The open board game, Photo: © DHM Berlin/Indra Desnica

What topics can be connected with the object?
As a luxury item par excellence, the cassette can be seen in relation to the 16th century phenomenon of the “cabinets of curiosities”, which were representative, usually princely display collections containing such objects as precious artefacts, scientific instruments, fossils, exotica and naturalia, like the “Coco de mer” recently described in our blog or the engraved ostrich egg from the early 17th century, a recent acquisition for the Applied Art Collection that shows motifs from the “New World”. The curiosities were displayed according to certain criteria. The cabinets were open only to a select circle of people and served primarily as representation for the owner.

Board game cassettes of this kind are closely connected with the area of early modern game culture. Chess was an important element, but by no means the only one. Other board and card games as well as so-called parlour games were popular at the time. It is unlikely that the DHM’s board game cassette was used very often – there are almost no scratches or defects on its surface.

To mention a third connection, the cassette is an example of diplomatic presents: valuable objects in courtly culture that sovereigns often gave to other sovereigns to express sympathy, to strengthen alliances, or to underscore a request by sending a gift.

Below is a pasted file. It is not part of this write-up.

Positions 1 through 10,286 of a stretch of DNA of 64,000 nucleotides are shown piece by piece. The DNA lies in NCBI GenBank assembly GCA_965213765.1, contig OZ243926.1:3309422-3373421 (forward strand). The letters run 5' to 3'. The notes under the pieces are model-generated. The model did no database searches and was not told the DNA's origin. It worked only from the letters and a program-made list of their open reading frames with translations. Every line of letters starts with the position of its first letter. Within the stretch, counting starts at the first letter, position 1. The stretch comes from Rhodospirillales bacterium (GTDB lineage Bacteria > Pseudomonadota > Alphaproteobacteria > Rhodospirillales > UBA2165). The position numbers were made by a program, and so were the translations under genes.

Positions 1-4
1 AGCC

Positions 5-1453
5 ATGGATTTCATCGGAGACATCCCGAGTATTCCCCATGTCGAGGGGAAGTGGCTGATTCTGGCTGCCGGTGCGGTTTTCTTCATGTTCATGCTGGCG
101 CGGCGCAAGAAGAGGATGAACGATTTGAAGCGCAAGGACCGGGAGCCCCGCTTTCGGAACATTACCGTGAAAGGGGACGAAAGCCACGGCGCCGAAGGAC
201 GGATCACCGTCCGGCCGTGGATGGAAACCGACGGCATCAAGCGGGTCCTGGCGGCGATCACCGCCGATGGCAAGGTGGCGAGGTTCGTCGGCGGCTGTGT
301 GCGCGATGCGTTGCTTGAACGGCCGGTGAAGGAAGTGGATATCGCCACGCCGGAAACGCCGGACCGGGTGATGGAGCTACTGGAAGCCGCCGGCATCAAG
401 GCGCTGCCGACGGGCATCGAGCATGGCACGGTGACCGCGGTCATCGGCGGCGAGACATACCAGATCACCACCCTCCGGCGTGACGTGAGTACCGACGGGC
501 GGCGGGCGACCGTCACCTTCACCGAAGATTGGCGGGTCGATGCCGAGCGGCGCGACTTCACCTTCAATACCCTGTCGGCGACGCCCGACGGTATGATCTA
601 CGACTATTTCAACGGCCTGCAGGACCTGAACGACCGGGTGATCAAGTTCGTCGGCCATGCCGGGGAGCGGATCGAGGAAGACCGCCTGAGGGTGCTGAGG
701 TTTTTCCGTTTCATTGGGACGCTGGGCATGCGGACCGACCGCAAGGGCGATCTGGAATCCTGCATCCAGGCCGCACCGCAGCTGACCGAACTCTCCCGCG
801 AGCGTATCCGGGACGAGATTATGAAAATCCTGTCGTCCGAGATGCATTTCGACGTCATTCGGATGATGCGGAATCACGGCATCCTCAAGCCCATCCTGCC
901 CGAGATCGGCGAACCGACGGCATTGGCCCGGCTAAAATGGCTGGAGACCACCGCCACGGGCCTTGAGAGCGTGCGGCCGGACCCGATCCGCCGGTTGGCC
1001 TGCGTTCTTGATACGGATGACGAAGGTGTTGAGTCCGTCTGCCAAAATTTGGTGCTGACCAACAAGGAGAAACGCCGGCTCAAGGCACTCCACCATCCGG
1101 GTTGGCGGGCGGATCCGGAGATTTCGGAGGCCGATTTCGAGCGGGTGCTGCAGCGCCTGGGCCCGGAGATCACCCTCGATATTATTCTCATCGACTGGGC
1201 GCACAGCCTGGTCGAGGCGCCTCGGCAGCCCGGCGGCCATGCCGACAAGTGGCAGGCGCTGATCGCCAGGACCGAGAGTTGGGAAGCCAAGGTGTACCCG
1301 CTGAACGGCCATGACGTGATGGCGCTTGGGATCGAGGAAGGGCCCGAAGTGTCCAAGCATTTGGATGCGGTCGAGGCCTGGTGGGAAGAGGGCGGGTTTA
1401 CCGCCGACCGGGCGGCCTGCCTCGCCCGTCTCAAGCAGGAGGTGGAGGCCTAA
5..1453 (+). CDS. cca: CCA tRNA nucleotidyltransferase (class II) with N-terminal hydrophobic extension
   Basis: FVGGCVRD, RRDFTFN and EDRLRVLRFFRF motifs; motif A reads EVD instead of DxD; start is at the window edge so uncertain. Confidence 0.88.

Why is the board game cassette interesting from the point of view of the Militaria Collection?
The connection with the Militaria Collection, i.e. with weapons, armour, uniforms and flags, is indirect. From early times chess was associated with the topics of “battle” and “war”. This connection is illustrated in the board game cassette by the elements on the board that depict ancient warriors or Mars, the Roman god of war. (Ill. 1 and 2)

The era when the cassette was made was marked by a major military reform that spread from the Netherlands to all parts of Europe. It went hand in hand with new strategic and tactical ideas about how the troops were arranged and moved on the field. Chess could, in a very general sense, train the intellectual capacity of the players in such matters as the evaluation of positions and interactions as well as (dangerous) situations. It would, of course, be wrong to speak of a direct application of the game to military strategy.
Since the Napoleonic Wars, around 1800, there were graphic depictions available to the public that illustrated the wars through the game of chess, often showing the moment of “checkmate”. This was supposed to ascribe careful reasoning and planning on the part of the winner, while the loser was shown as hamstringed. This motif has become established and can still be found to illustrate current conflicts.

Dr Wolfgang Cortjaens

Wolfgang Cortjaens is head of the Applied Arts and Graphics collection of the DHM.

Dr Thomas Weißbrich

Thomas Weißbrich is head of the DHM militaria collection.